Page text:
Jun 18 2018

by Iain Goodman

As someone who has been passionate about medals for over a decade, I have always been drawn to a good story and the opening hours of Bury’s Great War are undoubtedly something to tell the grandchildren; not only did he receive one of the first, if not the first award of the Great War, but, in a war which went on to take the lives of millions through conflict and disease, his medal was not for taking life but for attempting to save life.

INSIDER 29 | SPECIAL FEATURES | Memories of a Lifetime of Collecting: Viewing the medal collection of H.H. The Maharaja or Patiala
Jan 26 2018

By John Fasal

Our family moved from Sydney to London in 1957, and as a young school boy I developed a keen interest in numismatics, and British orders and medals. At prep school in Staffordshire I had managed to save the majority of my meagre £5 per term pocket money to spend during the holidays at the Portobello Road Saturday market, and soon found a lucrative outlet for keeping the best and selling the rest. For two years I sat alongside a school chum who has done better than most with his well-known family business, now a by-word for mechanical diggers: JCB’s Anthony Bamford, now elevated to the House of Lords. We were not the brightest pupils in the class.

INSIDER 29 | SPECIAL FEATURES | ‘Treasures of the Gupta Empire’, a new book by Sanjeev Kumar
Jan 24 2018

By Barbara Mears

While coins have been made for over 2000 years in India, none have matched the coins of the Gupta Dynasty, issued between the 4th and 6th centuries AD for sheer beauty. The Gupta era is the period that most Indians consider to be the golden age, when art and literature reached its apogee. It was a time when a ruler was defined by his perfection in all things: poetry, music, the arts of love and war, and elegance of attire. The Gupta coins that have come down to us reflect this ideology perfectly.

INSIDER 29 | SPECIAL FEATURES | The Story of Hazel, Lady Lavery: The woman behind the banknote classic
Jan 24 2018

By Jonathan Callaway

Ireland’s Legal Tender notes, first issued in 1928, count amongst the most iconic and beautiful of all modern banknotes. The story of how Hazel, Lady Lavery, an American woman born as Hazel Martyn, came to appear on Ireland’s banknotes for nearly fifty years (over seventy if one includes the watermark on later issues) is fascinating and intriguing. This article looks at her life and the genesis of the classic banknote design.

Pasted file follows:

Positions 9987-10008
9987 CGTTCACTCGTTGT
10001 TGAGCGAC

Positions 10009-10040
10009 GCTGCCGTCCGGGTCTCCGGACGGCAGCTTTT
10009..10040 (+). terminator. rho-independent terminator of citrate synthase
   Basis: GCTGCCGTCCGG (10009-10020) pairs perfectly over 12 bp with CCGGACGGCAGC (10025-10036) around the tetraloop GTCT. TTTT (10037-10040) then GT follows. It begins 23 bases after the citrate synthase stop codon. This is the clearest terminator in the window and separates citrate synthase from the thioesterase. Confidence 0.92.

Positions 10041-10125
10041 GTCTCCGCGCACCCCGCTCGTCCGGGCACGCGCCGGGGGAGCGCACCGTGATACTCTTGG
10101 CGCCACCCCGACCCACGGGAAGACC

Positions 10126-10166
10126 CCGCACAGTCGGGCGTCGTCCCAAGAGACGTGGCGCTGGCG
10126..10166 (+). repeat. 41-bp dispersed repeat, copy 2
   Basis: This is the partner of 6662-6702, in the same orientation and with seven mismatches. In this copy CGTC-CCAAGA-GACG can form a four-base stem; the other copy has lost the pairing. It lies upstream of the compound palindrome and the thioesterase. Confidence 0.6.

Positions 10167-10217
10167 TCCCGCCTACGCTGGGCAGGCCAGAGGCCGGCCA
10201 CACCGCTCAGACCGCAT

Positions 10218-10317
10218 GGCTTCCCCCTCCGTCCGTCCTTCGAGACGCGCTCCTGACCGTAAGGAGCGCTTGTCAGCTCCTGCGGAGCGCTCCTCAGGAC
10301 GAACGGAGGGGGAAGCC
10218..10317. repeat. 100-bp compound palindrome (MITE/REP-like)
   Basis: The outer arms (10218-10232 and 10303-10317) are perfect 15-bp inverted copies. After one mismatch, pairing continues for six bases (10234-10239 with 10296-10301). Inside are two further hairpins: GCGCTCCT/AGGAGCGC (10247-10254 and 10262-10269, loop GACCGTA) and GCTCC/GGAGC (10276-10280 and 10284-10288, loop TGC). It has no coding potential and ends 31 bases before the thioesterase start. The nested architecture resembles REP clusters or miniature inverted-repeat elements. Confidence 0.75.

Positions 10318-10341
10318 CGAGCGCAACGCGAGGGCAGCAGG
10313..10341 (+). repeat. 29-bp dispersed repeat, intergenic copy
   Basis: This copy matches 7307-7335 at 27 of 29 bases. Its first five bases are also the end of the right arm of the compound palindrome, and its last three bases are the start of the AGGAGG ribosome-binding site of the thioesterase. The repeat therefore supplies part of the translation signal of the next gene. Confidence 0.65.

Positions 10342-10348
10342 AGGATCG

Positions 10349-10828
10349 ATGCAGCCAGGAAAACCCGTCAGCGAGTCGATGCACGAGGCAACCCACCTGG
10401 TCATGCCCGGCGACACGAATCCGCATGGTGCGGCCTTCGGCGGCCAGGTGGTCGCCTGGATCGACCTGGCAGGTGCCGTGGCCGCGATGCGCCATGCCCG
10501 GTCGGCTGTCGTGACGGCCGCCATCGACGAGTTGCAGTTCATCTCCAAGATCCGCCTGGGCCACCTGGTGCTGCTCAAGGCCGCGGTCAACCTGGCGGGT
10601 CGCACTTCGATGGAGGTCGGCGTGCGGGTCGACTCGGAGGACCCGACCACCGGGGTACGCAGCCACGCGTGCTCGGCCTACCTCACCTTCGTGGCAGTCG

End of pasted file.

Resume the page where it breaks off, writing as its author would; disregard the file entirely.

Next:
INSIDER 29 | SPECIAL FEATURES | Ninfa, Caetani and Coins
Jan 24 2018

By Esme Howard

The romantic garden of Ninfa, just 65 miles south of Rome, was created by the Caetani family almost one hundred years ago, and lies among the eloquent ruins of a small but affluent medieval town, which in turn grew out of Roman and papal settlements, and passed to the Caetani in the early fourteenth century. Their family history marks every stretch of the Tyrrhenian coastland – from Pisa, Rome, Cisterna, Ninfa, and Sermoneta and on down to Fondi, Gaeta and Naples. In the family history Domus Caietana, the ninth-century Anatolio, Lord of Gaeta, is the first of the Caetani to gain regional prominence.

INSIDER 29 | SPECIAL FEATURES | Collecting ‘Lucky’ ‘Number Notes in Asia
Jan 24 2018

By Kelvin Cheung

Lucky number banknotes have always been a popular collecting theme in the Far East. When I started to collect banknotes in earnest in the early 2000’s I always sought them out as a priority. The first thing all burgeoning collectors must be clear on is what defines a ‘lucky’ number?

INSIDER 29 | SPECIAL FEATURES | Some Talk of Alexander
Jan 24 2018

By Jack West-Sherring

Alexander the Great’s victory over the Indian king Porus at the River Hydaspes (326 BC) was celebrated in commemorative Decadrachms known as ‘Porus medallions’. Discovered in Afghanistan in the late 19th century and bequeathed in 1926 to the British Museum, the example known as the ‘Frank medallion’ (see below) features on its obverse a Macedonian cavalryman locked in mortal combat with two Indian warriors astride a large elephant.

INSIDER 29 | COLLECTOR'S CORNER | Selling Collections to Help Solve Global Challenges
Jan 24 2018

By Jakob von Uexkull

When he was nine years old, Jakob von Uexkull’s father offered to exchange his son’s toy pistols for a stamp collection. Jakob agreed and never regretted his decision. A few years later, after moving from Sweden to Germany, he noticed that Swedish and German stamps were considerably more expensive in their respective home countries and began dealing in his free time. His business grew and when he won a scholarship to Oxford, his college complained that he was receiving more mail than the Dean…